# Dot product of basis vectors in orthogonal coordinate systems

I'm doing a series of questions right now that is basically dealing with the dot and cross products of the basis vectors for cartesian, cylindrical, and spherical coordinate systems.

I am stuck on $\hat R \cdot \hat r$ right now.

I'll try to explain my work, and the problem I am running into as well as I can. It's somewhat difficult to do since I can't draw pictures, but...

Ok, first the notation being used is:

Cylindrical: $(r,\phi,z)$
Spherical: $(R, \phi, \theta )$

First, the dot product of any two unit vectors, say $\hat A$ and $\hat B$ will be: $\hat A \cdot \hat B = \cos \theta_{AB}$

So my trouble is finding the angle between $\hat r$ and $\hat R$. I know that $\phi$ does not affect this angle, so it really comes down to $\theta$.

So lets say $\theta = 0$, then $\theta_{rR}$ would be 90 degrees right?

Now say $\theta = 45\,\,deg$, then $\theta_{rR}$ would be 45 degrees right?

Now say $\theta = 135 \,\,deg$, then does $\theta_{rR}$ equal 45 degrees?

I'm not sure how to deal with measuring the angle between the two vectors when $\theta$ causes $\hat R$ to point below the x-y plane.

I hope this makes sense. Any help would be nice. Thanks :)

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## Answers and Replies

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quasar987
Homework Helper
Gold Member
It's probably easier to go at this problem from the point of view $\vec{A}\cdot \vec{B}=A_xB_x+A_yB_y$ rather than $\vec{A}\cdot \vec{B}=ABcos(\theta_{AB})$

In the partcular case $$\hat{R}\cdot \hat{r}$$, try expressing $$\hat{R}$$ in cylindrical coordinates*. If you can do that, then the dot product will be obviously just the r-component of $$\hat{R}$$!

*If you struggle too long on this, it is because you're not using the easiest approach.. I'll give you a hint if you need one.

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HallsofIvy
Homework Helper
The $\hat r$, in cylindrical coordinates, is just the projection of the $\hat R$, in spherical coordinates, projected onto the xy-plane. Since $\phi$ is the "co-latitude", the angle $\hat R$ makes with the z-axis, the angle you want, between $\hat R$ and $\hat r$ is the complement of that $\frac{\pi}{2}-\phi$.

Thanks quasar987 for pointing me in the right direction. I didn't really struggle on the problem. I actually posted it, went up to the store and got some food, ate it and fell asleep I had every intention of working on it last night, but sleep got the best of me. Good looking out though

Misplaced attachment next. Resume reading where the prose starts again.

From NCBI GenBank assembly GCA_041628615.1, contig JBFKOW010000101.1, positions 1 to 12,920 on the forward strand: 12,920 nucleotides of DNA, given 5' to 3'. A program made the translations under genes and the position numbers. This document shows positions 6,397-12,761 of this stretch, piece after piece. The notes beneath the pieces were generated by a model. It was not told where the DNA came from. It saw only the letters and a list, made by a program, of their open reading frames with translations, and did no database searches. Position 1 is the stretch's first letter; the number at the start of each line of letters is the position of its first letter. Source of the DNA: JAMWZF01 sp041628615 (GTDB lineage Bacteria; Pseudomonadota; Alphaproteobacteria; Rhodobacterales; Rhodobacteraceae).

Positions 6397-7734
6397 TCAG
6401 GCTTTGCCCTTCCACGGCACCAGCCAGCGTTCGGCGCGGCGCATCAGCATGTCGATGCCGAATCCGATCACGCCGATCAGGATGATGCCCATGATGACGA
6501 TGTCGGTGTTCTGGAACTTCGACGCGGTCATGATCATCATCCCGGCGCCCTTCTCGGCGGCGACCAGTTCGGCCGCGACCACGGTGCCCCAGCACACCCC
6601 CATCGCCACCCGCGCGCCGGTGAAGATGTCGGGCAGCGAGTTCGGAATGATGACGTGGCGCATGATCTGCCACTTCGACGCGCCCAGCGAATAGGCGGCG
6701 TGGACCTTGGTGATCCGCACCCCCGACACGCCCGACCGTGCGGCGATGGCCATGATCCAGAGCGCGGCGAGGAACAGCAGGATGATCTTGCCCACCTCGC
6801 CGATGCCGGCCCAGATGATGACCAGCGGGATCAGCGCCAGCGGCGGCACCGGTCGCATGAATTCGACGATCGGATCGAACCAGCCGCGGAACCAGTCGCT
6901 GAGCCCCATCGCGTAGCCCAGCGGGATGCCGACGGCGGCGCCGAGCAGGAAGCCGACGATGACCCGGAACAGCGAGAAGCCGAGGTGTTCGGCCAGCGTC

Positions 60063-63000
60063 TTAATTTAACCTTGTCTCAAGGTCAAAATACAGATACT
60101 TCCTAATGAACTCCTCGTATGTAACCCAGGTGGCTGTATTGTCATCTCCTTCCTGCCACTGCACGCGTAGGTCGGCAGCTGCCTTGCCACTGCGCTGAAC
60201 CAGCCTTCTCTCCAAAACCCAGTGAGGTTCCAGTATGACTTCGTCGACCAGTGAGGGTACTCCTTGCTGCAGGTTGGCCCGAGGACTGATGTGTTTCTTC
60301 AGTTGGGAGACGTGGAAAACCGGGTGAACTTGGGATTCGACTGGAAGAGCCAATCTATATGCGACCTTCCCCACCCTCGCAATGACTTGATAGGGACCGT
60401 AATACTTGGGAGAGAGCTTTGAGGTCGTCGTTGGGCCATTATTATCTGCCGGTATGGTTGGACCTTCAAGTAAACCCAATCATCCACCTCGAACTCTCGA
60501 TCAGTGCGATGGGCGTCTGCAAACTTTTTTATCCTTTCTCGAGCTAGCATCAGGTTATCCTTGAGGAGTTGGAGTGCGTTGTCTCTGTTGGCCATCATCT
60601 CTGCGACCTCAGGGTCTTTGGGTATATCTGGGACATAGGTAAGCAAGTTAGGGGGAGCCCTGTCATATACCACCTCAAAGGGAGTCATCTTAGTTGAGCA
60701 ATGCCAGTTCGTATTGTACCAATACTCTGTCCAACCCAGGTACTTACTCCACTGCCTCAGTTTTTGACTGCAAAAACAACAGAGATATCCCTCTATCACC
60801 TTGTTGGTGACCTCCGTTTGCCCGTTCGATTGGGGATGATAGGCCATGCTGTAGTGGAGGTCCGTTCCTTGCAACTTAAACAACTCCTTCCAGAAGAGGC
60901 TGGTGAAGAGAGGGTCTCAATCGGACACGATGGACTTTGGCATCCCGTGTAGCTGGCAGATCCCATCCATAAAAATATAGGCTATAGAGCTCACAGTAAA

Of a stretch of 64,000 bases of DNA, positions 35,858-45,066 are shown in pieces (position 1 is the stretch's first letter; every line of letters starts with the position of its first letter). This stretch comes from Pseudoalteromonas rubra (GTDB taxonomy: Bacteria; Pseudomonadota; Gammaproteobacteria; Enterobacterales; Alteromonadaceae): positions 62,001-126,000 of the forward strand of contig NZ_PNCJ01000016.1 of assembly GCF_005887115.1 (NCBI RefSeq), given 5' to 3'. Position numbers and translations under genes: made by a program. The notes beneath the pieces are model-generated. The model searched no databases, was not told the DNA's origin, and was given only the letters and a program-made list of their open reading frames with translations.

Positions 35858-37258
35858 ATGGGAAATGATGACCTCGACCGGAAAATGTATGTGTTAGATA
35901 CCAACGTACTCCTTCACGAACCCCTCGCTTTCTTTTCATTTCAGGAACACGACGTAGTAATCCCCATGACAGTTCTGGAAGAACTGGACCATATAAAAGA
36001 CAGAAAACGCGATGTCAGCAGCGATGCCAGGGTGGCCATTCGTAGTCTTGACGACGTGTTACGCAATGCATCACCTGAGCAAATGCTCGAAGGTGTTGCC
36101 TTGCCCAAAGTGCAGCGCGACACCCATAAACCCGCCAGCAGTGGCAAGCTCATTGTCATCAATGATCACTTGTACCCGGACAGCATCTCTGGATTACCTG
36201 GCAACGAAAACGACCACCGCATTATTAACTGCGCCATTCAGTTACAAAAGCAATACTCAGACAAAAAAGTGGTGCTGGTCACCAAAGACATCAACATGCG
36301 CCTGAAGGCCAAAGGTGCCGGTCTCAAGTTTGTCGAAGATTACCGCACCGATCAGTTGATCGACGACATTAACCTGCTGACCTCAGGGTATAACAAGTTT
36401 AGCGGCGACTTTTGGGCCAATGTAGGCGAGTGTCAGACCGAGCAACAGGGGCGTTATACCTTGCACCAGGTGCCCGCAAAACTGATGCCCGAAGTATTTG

I ended up solving it (I think?) by finding the scalar projection of $\hat R$ on the x-y plane in the direction of $\hat r$, and the $\hat z$ component along the cylinder with another projection in the direction of $\hat z$.

I ended up with,

$$\hat R = \hat r \sin \theta + \hat z \cos \theta$$
(in cylindrical coordinates)

Thus, the dot product $\hat R \cdot \hat r = \sin \theta$

HallsofIvy: I appreciate the help I think what you are saying is a confirmation of what I found. Does everything look ok?

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quasar987
Homework Helper
Gold Member
$\sin\theta$ is my answer too. (Or in cartesian coordinates, $\sqrt{x^2+y^2}/\sqrt{x^2+y^2+z^2}$)

Though if you want an honest answer to "Does everything look ok?", I'd answer that when you wrote...

$$\hat R = \hat r \sin \theta + \hat z \cos \theta$$
(in cylindrical coordinates)
I'm not sure this is correct. In my understanding of the term "coordinates", what you wrote is $\hat R$ in spherical coordinates in the $\hat{r},\hat{\phi},\hat{z}$ (cylindrical) basis.

But I could easily be wrong! Anyone can comment on that?

quasar987 said:
I'm not sure this is correct. In my understanding of the term "coordinates", what you wrote is LaTeX graphic is being generated. Reload this page in a moment. in spherical coordinates in the LaTeX graphic is being generated. Reload this page in a moment. (cylindrical) basis.
I'm very glad you expressed the concern in my wording. I see where you are coming from. It is definitely not accurate for me to say "in cylindrical coordinates" while the variable $\theta$ is in use for the basis vector.